The temporary, emergency order will stay in place through Monday while the federal appeals court considers advocates’ request to block regulations they claim threatens access to medication abortions statewide.
The ruling means that abortion providers in Arizona will be forced to adhere to outdated protocol when performing medication abortions.
The decision acknowledged that while there is “substantial” evidence to question the state’s motive in passing an admitting privileges law under the guise of maternal health, a trial is still necessary to determine if the law is constitutional.
The U.S. Court of Appeals for the Fifth Circuit issued a decision on provisions of Texas’ omnibus anti-abortion law that raises the question: How many bodies will be enough for courts like the Fifth Circuit?
If the petition is granted, the Supreme Court could dramatically limit how abortion restrictions are challenged.
The Tenth Circuit Court of Appeals overturned a lower court’s order and ruled the State of Kansas can enforce a 2011 law that strips Planned Parenthood of Title X funds while a legal challenge proceeds.
Ultimately, it may not be the conservative justices’ animosity toward reproductive rights and women’s health care generally that sinks the birth control benefit, but rather the Obama administration’s refusal to vigorously defend it.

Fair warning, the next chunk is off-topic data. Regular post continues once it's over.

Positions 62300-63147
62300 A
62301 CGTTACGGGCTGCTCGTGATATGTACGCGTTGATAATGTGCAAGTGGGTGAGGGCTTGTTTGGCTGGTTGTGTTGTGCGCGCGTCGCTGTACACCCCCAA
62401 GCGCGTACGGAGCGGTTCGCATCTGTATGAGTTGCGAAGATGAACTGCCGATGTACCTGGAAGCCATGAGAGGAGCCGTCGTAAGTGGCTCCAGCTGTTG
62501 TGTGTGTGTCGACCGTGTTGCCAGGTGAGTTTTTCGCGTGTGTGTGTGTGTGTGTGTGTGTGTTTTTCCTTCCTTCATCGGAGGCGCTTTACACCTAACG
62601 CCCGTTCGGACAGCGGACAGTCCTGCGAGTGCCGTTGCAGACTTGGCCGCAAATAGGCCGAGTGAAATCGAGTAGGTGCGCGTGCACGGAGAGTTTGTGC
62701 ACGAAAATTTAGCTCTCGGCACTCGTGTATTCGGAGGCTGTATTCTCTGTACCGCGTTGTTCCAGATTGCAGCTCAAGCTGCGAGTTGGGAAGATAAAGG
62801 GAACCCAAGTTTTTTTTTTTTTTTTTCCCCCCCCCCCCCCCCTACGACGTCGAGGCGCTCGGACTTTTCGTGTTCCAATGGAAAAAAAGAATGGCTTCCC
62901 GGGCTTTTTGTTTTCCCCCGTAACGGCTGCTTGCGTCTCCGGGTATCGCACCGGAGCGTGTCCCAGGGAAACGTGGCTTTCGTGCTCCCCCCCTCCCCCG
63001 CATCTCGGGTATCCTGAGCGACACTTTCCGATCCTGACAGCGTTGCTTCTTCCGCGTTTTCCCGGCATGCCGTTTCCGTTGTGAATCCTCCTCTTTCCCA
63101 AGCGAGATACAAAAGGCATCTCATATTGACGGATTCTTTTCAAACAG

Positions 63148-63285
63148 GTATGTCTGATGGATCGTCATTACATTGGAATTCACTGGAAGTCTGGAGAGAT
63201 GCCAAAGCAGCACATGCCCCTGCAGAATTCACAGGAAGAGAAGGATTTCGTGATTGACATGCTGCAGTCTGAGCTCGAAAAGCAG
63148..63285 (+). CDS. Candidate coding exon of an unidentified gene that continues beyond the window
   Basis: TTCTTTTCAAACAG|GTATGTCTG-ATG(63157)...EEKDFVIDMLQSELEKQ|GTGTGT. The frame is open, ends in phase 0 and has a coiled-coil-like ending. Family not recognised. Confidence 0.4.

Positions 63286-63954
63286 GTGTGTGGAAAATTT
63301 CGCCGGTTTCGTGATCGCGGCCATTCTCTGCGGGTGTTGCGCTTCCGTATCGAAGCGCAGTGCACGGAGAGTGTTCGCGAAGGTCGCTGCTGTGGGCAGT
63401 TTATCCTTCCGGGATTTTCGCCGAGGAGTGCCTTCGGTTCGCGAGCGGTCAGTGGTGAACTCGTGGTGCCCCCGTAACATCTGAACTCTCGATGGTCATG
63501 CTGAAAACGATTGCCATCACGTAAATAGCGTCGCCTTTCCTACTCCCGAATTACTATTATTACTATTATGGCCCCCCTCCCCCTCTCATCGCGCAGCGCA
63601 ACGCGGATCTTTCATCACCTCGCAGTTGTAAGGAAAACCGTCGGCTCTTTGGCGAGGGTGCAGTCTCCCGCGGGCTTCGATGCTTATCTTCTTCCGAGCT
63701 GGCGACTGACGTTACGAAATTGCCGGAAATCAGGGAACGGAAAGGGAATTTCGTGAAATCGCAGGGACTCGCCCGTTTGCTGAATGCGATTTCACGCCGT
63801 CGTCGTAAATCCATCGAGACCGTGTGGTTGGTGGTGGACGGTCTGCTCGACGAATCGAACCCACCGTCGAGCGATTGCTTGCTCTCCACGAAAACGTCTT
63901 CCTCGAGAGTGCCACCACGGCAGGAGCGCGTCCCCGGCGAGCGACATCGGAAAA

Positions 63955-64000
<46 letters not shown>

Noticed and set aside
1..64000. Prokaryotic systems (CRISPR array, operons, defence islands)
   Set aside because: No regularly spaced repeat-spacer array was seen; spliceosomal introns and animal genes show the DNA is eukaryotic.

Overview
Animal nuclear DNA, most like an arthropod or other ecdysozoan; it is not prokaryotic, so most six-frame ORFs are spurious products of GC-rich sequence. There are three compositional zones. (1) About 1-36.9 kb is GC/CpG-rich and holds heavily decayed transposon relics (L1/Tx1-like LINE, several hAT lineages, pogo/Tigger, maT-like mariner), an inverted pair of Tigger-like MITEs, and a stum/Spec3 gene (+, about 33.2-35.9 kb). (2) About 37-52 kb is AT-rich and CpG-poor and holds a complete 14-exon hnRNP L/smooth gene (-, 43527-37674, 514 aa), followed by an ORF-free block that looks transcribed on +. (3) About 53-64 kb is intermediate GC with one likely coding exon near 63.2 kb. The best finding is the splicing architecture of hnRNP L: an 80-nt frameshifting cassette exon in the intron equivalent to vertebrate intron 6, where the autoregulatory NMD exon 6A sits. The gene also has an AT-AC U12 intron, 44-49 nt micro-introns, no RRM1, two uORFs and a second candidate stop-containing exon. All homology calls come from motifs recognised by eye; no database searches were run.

A portion of an Alabama law that requires doctors who perform abortions in the state to have admitting privileges at a nearby hospital will remain on hold for at least another week. Three clinics in the state sued to block the requirement, arguing that it is medically unnecessary and unconstitutional.
The federal Health Equity and Access Under the Law for Immigrant Women and Families Act would lift current barriers lawful immigrants face in accessing affordable health insurance.
A decision from Arkansas reinforces fetal viability as a constitutional bright line for abortion restrictions, even as more early abortion bans pass in the states.